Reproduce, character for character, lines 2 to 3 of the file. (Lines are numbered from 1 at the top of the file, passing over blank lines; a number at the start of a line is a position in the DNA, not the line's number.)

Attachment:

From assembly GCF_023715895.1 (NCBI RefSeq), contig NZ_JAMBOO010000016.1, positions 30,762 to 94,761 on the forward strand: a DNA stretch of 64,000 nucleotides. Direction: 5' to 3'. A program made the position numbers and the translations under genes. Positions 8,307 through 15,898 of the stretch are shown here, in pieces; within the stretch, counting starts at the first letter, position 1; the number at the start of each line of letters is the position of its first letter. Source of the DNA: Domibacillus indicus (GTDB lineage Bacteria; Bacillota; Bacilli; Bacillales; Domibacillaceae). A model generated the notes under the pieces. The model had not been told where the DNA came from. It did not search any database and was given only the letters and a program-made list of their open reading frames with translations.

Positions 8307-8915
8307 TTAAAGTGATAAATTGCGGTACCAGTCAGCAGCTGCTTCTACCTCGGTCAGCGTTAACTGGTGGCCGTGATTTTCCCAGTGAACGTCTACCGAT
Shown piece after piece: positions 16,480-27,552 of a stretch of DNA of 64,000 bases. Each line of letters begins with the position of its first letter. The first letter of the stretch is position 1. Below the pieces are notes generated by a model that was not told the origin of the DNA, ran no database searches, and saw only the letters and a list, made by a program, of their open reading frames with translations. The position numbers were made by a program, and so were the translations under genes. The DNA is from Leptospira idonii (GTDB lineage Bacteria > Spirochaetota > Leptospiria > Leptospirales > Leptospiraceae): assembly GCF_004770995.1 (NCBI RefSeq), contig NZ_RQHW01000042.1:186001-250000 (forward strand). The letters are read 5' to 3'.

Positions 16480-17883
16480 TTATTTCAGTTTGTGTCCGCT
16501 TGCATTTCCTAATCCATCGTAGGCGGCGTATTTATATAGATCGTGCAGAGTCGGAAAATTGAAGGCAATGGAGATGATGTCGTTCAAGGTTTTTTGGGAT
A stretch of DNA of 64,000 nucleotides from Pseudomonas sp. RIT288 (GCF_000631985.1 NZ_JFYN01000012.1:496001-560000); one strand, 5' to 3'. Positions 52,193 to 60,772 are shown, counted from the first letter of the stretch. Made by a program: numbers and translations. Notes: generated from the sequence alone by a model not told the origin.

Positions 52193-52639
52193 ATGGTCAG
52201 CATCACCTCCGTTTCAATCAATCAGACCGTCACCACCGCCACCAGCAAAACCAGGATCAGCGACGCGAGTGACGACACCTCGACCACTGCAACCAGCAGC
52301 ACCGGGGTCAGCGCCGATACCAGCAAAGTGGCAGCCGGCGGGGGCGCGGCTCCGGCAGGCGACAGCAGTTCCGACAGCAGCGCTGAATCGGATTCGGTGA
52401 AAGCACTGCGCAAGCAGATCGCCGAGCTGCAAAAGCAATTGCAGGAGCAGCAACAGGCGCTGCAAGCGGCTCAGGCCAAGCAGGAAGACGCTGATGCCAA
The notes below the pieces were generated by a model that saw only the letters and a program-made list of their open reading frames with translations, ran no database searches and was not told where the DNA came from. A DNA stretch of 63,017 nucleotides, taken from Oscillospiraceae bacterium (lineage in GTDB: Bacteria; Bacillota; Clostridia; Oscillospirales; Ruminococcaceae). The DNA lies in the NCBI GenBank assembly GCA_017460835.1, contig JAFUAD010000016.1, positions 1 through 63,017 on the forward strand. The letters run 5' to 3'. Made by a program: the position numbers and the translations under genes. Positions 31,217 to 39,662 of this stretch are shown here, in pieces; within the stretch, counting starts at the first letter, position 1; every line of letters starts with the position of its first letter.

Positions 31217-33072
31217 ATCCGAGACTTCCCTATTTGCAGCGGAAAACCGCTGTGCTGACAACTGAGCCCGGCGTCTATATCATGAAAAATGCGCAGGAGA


Positions 8307-8915
8307 TTAAAGTGATAAATTGCGGTACCAGTCAGCAGCTGCTTCTACCTCGGTCAGCGTTAACTGGTGGCCGTGATTTTCCCAGTGAACGTCTACCGAT